10/11/2012 06:03 pm ET Updated Dec 06, 2017

Hunter-Gatherers of New Jersey: Cortlund and Halperin's "Now, Forager"

Paul Stamets

I think we can all agree that it's been a rough five years. The warm economy of the 00's bottomed out. The fierce partisan battles of that first decade settled into a kind of sullen mutual indifference. Many of us have lost our jobs, or failed to move forward in the ones we were lucky enough to keep. Plans got scaled back, ambitions shrank. Things didn't turn out great.


Now, Forager: gathering a black morel

Jason Cortlund and Julia Halperin's Now, Forager replays the discontents of the era in beautifully observed microcosm. A foodie film oriented toward the making rather than the eating, Now, Forager's opening gambit is to occupy the high-stress, low-margin universe of the restaurant and its independent small-scale suppliers. It is an environment which is rewarded rapidly when times are good, and crashes when they aren't. Its citizens are canaries in the economic coal mine. The restaurateurs in the film are aware of dining room traffic as a kind of low environmental hum; their level of anxiety varies with the number of customers seated at any given time.

Within this context, the diverging personal choices available in a failing economy play out as the sad drama of an unraveling marriage. Lucien (Jason Cortlund) and Regina (Tiffany Esteb) Echevarría are foragers - expert mushroom harvesters who haunt the forests of New Jersey and Long Island and sell to restaurants in Manhattan and Brooklyn. This is a classical dichotomous setup dating at least to Shakespeare: the moral contrast of city and country.

The country half of the equation is a world of easily-missed but shocking beauty: the film, lovingly shot by Jonathan Nastasi over the course of a year, introduces the viewer to the close-up, ground-level study of shifting weather and light, of mushrooms and rotting wood, leaves and insects, forest reptiles and birds.


Now, Forager: Lucien Echevarría in the woods

Cortlund and Halperin treat the reciprocal city environment with equal affection. In the city the characters find their support network, a community of fellow food-aesthetes. A minor character, smelling a fresh mushroom, remarks that he can smell the wood tanins. Such is the lucid direction of the scene that he comes off, not as a jackass, but as a guileless enthusiast.


Now, Forager: Regina Echevarría in Brooklyn

The diverging personal choices come into play in how Lucien and Regina want to respond to their failing truck, falling income, and uncertain future. Regina instinctively seeks refuge in the city, turning to steady work and the companionship of other foodies for security. Lucien, contrarily, wishes to drop off the grid altogether and live out the unkillable fantasy of Walden Pond.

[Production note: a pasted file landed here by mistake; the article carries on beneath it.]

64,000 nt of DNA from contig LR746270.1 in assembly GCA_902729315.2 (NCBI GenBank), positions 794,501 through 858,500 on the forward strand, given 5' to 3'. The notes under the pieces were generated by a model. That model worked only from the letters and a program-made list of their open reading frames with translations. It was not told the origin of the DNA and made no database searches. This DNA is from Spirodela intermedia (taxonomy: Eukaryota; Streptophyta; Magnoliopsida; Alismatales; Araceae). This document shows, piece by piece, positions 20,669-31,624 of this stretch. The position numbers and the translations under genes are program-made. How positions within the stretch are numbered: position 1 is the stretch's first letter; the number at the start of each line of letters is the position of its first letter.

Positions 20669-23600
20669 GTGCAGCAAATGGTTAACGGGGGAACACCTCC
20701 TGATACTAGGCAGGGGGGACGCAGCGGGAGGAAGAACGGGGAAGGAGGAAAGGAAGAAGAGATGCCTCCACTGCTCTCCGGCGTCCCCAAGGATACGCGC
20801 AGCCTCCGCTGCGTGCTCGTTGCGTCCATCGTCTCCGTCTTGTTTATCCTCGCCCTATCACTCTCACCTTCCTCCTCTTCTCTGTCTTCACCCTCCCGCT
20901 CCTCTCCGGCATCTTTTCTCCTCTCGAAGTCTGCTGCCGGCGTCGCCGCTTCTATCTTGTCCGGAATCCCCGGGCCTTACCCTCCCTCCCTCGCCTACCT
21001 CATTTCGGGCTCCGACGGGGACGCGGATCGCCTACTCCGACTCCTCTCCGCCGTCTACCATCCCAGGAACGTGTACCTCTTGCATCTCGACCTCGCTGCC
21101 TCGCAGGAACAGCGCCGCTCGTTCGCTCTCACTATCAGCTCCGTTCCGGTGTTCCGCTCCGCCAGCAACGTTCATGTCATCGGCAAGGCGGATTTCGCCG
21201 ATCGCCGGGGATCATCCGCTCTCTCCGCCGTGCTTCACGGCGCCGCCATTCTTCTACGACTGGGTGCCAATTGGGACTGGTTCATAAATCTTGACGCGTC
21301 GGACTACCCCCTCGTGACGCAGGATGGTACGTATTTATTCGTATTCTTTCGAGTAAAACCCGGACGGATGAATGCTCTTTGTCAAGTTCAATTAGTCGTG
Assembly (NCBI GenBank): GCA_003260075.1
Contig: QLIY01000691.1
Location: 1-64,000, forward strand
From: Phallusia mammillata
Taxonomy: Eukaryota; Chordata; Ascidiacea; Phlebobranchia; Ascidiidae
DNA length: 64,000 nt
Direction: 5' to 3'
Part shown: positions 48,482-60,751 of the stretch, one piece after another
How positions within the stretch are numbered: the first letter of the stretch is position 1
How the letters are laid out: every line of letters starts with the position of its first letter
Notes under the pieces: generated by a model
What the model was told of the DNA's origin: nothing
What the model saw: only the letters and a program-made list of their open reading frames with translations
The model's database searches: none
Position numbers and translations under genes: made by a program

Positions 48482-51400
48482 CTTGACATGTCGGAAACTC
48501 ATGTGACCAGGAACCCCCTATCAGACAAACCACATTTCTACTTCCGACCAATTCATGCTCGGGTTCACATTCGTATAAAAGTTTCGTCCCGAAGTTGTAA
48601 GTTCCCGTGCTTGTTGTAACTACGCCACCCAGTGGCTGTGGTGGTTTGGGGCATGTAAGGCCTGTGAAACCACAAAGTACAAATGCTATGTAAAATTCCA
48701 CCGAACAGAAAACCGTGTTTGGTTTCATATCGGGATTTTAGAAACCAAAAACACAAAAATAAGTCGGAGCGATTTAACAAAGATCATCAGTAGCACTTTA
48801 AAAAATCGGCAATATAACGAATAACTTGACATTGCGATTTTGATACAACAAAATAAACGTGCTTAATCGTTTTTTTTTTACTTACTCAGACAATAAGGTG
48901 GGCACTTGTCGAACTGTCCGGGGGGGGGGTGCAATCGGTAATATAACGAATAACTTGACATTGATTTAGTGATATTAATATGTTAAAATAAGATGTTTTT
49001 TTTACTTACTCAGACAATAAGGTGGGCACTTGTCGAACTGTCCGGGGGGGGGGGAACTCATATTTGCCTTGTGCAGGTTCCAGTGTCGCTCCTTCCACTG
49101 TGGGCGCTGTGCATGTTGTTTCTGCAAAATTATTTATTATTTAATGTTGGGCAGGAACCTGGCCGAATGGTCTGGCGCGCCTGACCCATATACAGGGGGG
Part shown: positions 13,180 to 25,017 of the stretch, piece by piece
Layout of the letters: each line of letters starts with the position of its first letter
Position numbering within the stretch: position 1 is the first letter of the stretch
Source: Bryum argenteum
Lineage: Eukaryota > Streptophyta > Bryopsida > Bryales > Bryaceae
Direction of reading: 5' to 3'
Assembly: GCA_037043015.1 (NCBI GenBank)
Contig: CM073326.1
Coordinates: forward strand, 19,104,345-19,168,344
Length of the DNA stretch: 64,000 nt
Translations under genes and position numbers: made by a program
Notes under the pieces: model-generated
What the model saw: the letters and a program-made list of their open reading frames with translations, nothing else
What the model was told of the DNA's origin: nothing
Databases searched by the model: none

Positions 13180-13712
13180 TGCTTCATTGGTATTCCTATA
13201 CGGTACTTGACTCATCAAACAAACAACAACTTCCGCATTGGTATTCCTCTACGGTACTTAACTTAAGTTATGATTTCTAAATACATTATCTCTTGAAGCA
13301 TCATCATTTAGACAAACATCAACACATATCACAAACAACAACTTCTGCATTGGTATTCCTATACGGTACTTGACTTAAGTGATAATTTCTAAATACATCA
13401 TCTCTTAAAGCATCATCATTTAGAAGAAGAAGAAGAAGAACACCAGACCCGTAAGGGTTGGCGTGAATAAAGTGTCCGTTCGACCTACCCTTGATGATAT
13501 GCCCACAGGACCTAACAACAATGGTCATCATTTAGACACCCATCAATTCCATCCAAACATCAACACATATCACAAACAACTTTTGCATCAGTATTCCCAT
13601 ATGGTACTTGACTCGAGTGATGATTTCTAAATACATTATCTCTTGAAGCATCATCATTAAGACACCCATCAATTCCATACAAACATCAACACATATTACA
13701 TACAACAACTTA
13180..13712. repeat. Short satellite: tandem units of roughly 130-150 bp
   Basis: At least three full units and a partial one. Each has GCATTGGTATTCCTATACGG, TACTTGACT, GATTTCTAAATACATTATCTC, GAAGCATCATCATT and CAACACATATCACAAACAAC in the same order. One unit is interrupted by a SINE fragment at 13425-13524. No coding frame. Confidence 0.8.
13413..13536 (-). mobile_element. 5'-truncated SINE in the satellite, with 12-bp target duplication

Such is the forbearance of the film that neither choice "wins," and neither loses either. Lucien meets with bitter reversals and a dawning awareness of the cost of his misanthropic perfectionism. Regina works in good kitchens and bad ones. Both characters wear down under the pressure of running out of time to find an acceptable way to live. We walk beside each of them through their tiny, quiet journeys, alternately hopeful and frustrated for each.

The strength of the film's thematic superstructure is repeated at the tiny level of its grace notes. Two, particularly, I would like to draw your attention to:

Lucien is a restless and angry character. At one point, we see him in the woods, cooking himself an omelette from ingredients he has just gathered. He sits down in his camper chair, leg shaking, shoulders hunched. He takes a bite - and stops. He simply stops. We watch the tension leave his body, watch sudden calm replace his rage. We ourselves do not need to be foodies to see what food means to him here, what it does for him. It saves him.

The second is an apology, uttered late in the film by a character who has been notably expressionless. This expressionlessness has heightened our ability to see any shift at all in the character's mood. And when he apologizes, just for a moment, his chin wobbles, like a small child who is about to cry. That's it, that's all we need - but it's dazzling. It makes our heart break for this character, and, in a way, for ourselves. It suggests that there is something salvagable at the end of this long, long five years.

Now, Forager, shot on no money in the middle of nowhere, self-assembles something profound and elegant from the meagerest of materials. It is tempting to say that it replicates the avocations of its heroes, who dig up exquisite food where no one would think to look. But this does an injustice to Cortlund and Halperin; they have simply applied a disciplined and sympathetic eye to their subject, and told a story they believe in. They could tell another story about something else, and do the same fine job. I myself am looking forward to it.

SCREENINGS: (looks like you're next, LA and Chicago)